Cooker hoods: Do I Need A Ducted Or Recirculating Hood?
There are wide variety of hoods on the market from the world’s best appliance manufacturers. But how do you know whether you need to go for a ducted or recirculating hood, and what exactly is the difference?
What is The Difference Between Extraction/Ducted and Recirculation?
Extraction is when the stale air is extracted out of the room through ducting in an outside wall to the air outside.
Extraction through ducting is an efficient way of removing steam and odours with high end hoods from manufacturers like Neff, Rangemaster and Elica being powerful enough to provide excellent recirculation which will keep your kitchen steam and odour free whilst you cook.
To find out what minimum extraction rate you need measure the length, width and height of your kitchen:(length x width x height) x 10 = Extraction Rate
A kitchen 4m long, 3m wide and 2.5m high would have this extraction rate: (4 x 3 x 2.5) x 10
(30) x 10 =300m³/h = the minimum extraction rate you need to look for.
Recirculation is used when it is not possible to duct out through an outside wall. The air is sucked into the hood, filtered, purified and pumped back into the room.
On average, the filters will need replacing every 4 to 6 months for maximum efficiency depending largely on the amount of cooking and the type of cooking that you do. If you often fry food at high temperatures, such as steak, then it’s likely that you’d need to replace your filters earlier than if you only use your hob to boil vegetables.
2) Down Draft, Ceiling or island extractors – Which is best?
There are three main types of extractor fans you can use if your hob is on an island: Downdraft extractors, Ceiling hood extractors, Island extractors.
All three cooker hood types serve the same purpose to keep your kitchen well ventilated from moisture, smoke and smells. However, aesthetically and functionally they are all very different.
A downdraft extractor fan gives you a clear minimalist space. They’re usually installed underneath your countertop, and will either sit flush with the hob as you see in the image of a BORA X Pure hob, or will rise up directly next to or at the back of your hob when in use, returning to flush when finished.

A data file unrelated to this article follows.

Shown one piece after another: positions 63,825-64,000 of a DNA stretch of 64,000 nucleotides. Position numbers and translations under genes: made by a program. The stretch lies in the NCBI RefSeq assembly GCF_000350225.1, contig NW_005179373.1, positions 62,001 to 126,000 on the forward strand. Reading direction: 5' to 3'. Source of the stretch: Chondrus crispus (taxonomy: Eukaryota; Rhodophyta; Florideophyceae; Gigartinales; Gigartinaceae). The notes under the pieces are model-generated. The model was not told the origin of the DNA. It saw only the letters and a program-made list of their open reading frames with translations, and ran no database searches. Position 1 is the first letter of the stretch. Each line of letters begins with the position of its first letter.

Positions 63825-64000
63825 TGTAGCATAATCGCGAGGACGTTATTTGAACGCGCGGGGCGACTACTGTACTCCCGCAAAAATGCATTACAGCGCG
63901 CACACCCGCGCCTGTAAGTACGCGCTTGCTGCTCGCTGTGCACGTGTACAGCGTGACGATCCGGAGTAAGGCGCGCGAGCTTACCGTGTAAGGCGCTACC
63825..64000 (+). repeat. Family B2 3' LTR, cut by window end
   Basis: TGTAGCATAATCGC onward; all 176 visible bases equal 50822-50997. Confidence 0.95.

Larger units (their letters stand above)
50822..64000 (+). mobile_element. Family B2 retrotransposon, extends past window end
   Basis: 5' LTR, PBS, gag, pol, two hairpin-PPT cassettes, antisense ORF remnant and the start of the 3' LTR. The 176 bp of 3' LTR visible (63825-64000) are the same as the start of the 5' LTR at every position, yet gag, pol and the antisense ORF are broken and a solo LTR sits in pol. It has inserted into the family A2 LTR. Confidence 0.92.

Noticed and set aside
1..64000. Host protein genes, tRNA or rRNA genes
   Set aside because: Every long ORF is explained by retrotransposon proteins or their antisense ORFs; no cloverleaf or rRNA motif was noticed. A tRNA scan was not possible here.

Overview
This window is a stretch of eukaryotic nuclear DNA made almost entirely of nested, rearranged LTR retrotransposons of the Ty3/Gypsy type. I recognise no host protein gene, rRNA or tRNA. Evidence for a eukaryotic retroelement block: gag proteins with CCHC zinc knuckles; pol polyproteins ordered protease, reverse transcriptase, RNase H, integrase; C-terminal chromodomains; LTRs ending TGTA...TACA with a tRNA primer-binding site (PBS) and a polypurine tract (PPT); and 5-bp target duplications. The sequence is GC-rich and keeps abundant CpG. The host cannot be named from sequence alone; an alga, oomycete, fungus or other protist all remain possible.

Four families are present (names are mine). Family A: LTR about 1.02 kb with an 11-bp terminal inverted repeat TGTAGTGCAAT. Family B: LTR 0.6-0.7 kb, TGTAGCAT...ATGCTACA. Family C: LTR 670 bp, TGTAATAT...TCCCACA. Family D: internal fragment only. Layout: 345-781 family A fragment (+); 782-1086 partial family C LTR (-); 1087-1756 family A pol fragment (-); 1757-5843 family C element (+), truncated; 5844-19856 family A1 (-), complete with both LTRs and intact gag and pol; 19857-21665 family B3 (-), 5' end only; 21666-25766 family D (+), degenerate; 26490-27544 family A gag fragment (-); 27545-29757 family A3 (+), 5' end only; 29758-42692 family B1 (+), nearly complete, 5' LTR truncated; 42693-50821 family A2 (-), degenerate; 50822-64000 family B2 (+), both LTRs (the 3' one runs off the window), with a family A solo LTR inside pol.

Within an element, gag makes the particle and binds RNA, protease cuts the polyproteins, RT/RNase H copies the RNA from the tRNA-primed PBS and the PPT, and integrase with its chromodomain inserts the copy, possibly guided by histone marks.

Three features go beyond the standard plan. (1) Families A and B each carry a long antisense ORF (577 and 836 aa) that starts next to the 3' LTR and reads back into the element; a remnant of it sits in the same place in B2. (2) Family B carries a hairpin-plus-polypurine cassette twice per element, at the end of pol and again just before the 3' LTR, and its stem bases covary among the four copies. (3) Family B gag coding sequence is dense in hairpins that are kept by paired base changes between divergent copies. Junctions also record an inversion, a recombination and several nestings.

Typically, downdrafts are recirculated although they can be vented to the outside. To vent a downdraft extractor to the outside you will have to go down through the floor if your island/breakfast bar isn’t adjacent to a wall. Within the unit, you will also find charcoal filters which help remove grease, smoke and smells if you are recirculating and for most brands these can be removed and out in the dishwasher for easy cleaning
When compared to other extractors such as kitchen island extractor fans and flush ceiling extractor hoods, downdrafts are much quieter. Your average extractor fan has a sound level similar to that of a vacuum cleaner. At its highest level a downdraft extractor fan’s sound level is equivalent to the sound of cooking meat in a frying pan.
Ceiling extractor fans such as the Lullaby Elica extractor in the image can be more or less invisible as they are designed to blend into the ceiling and surrounding area. It is very powerful and perfect if you have a large gas hob or do more intense cooking. As they are flush to the ceiling they are usually remote controlled. You can also find many sleek and stylish designs that protrude out from the ceiling if you want it to be an attractive feature without being too eye-catching or offensive.
A ceiling extractor hood is in prime position to be vented effectively without the use of additional “filler” material. The vent will feed through the ceiling cavity and directly into the extractor fan, making them a much simpler option to your standard cooker hood. They can be used over an island or over a hob that sits against a wall.
Although a ceiling extractor is powerful, the power means more noise than a downdraft hood.
Ceiling hoods will often house a number of spotlights, illuminating your workspace more effectively than other extractor hoods.
Designer island extractor hoods like the eye-catching Novy Phantom image seen here are great to look at if you want an eye-catching ventilation system that sits comfortably within the design and style of your kitchen.
Island extractors are hung from the ceiling and can either be vented through the ceiling to the nearest external wall or can be recirculated by using charcoal filters so you must ensure that you have enough space between the ceiling and your hob.
Dependon have years of experience installing the perfect extractor for the right environment and building construction. Please get in touch with the team to learn more about the right solution for your home.